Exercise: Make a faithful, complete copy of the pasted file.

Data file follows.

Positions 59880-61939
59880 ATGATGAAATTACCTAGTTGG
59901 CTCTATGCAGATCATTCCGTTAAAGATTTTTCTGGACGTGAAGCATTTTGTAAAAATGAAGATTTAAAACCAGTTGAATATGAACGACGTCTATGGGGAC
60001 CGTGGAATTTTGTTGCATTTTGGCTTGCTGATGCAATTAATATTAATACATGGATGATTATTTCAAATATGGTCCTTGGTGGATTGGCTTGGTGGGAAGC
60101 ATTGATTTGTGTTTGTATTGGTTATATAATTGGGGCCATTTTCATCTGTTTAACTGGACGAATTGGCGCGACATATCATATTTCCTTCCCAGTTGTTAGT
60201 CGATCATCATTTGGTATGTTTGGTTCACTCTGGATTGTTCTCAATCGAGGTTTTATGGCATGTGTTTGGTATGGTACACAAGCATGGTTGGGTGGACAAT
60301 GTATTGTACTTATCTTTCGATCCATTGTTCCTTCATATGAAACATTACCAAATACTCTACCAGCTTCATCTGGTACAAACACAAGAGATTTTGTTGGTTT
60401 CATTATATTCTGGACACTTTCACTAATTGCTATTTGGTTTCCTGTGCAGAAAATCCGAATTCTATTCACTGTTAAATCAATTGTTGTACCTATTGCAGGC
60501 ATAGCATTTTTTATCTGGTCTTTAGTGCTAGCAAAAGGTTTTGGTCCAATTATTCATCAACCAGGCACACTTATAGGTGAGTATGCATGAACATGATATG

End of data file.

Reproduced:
Positions 59880-61939
59880 ATGATGAAATTACCTAGTTGG
59901 CTCTATGCAGATCATTCCGTTAAAGATTTTTCTGGACGTGAAGCATTTTGTAAAAATGAAGATTTAAAACCAGTTGAATATGAACGACGTCTATGGGGAC
60001 CGTGGAATTTTGTTGCATTTTGGCTTGCTGATGCAATTAATATTAATACATGGATGATTATTTCAAATATGGTCCTTGGTGGATTGGCTTGGTGGGAAGC
60101 ATTGATTTGTGTTTGTATTGGTTATATAATTGGGGCCATTTTCATCTGTTTAACTGGACGAATTGGCGCGACATATCATATTTCCTTCCCAGTTGTTAGT
60201 CGATCATCATTTGGTATGTTTGGTTCACTCTGGATTGTTCTCAATCGAGGTTTTATGGCATGTGTTTGGTATGGTACACAAGCATGGTTGGGTGGACAAT
60301 GTATTGTACTTATCTTTCGATCCATTGTTCCTTCATATGAAACATTACCAAATACTCTACCAGCTTCATCTGGTACAAACACAAGAGATTTTGTTGGTTT
60401 CATTATATTCTGGACACTTTCACTAATTGCTATTTGGTTTCCTGTGCAGAAAATCCGAATTCTATTCACTGTTAAATCAATTGTTGTACCTATTGCAGGC
60501 ATAGCATTTTTTATCTGGTCTTTAGTGCTAGCAAAAGGTTTTGGTCCAATTATTCATCAACCAGGCACACTTATAGGTGAGTATGCATGAACATGATATG